The law firm billed Clinton more than $3.3 million for its work, was paid some of it, but claimed nearly $1.8 million due. An arbitration commenced to secure the debt, and later a Washington district court confirmed the arbitration award and entered a judgment. Thereafter, the parties fought more with Clinton accusing the law firm of malpractice, and Hendricks & Lewis counterclaiming for an order authorizing the sale of Clinton's songs to satisfy judgment.
After a judge gave the blessing for the sale, Clinton appealed, arguing that the Copyright Act precludes the sale. Specifically, the musician pointed to a provision of copyright law (§201), which protects individual authors from the involuntary transfer of their copyrights. The provision, though, only protects such authors when the copyright has not previously been transferred voluntarily.
That's where the "works made for hire" issue comes up.
Freelancers and those being contracted by companies often agree to hand over rights. If a work is made for hire, it's the employer who is considered the statutory author. The subject has been a hot one in the music world, where some artists are attempting to terminate copyright grants. But if the musician has agreed to produce music as a work-made-for-hire, they aren't really the "author" as far as the law is concerned and don't enjoy termination rights.
Here, Clinton is said to have made agreements in the late 1970s with Warner Bros. on his sound recordings. The recording artist was explicitly "deemed [Warner Bros.'s] employees for hire" and later, the record label registered the masters as "works made for hire" at the Copyright Office.
Looking at all this, 9th Circuit judge Morgan Christen writes that it "supports H&L's argument that... the district court could reasonably conclude that Warner Bros. was the initial author and owner of the Masters, and the protection afforded by § 201(e) is unavailable to Clinton."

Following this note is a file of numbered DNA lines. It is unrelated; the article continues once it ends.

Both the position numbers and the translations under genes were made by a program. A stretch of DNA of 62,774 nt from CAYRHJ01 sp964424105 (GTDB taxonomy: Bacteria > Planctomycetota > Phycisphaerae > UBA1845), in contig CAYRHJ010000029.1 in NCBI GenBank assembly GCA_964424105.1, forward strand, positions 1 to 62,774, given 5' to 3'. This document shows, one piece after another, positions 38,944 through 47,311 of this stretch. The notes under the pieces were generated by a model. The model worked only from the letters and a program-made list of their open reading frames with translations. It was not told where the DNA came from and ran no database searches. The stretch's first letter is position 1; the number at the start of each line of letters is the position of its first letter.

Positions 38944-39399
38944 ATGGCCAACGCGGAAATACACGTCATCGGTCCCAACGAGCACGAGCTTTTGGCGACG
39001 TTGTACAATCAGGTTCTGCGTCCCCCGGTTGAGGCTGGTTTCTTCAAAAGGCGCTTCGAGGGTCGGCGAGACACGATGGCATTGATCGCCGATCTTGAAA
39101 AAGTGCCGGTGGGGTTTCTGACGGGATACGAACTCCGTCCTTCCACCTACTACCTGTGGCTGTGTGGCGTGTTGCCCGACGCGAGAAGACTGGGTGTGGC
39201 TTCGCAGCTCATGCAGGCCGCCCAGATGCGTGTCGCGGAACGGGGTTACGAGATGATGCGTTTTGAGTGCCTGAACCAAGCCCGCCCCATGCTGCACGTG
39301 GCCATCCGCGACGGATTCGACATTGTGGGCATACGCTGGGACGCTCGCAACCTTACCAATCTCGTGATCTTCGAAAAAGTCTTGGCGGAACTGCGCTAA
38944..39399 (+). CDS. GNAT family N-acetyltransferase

Note: The italics are ours, because the federal appeals court comes very close to addressing the issue of whether sound recordings can be works for hire. Judge Christen's line could soon be used by record labels fighting off termination notices from artists, who like Clinton, don't believe their master recordings were created as works for hire.
Clinton has more arguments why his sound recordings shouldn't be treated as works for hire, and maybe fortunately for other musicians, the 9th Circuit doesn't do any further analysis. Instead, the 9th Circuit says that Clinton's "argument fails because even if the Masters were not originally 'works for hire,' § 201(e) protection does not apply where a copyright was previously 'transferred voluntarily by that individual author," referring to Clinton's dealings with Warner Bros.
The appeals court circuit also declines to get into the nitty gritty of the termination provisions of copyright law -- something we've highlighted could be going up to the Supreme Court soon. In the opinion, Judge Christen also says that Clinton may raise claims of fraud on the part of Hendricks & Lewis, but then quickly shoots down such allegations as being without merit.
This story first appeared on THR.com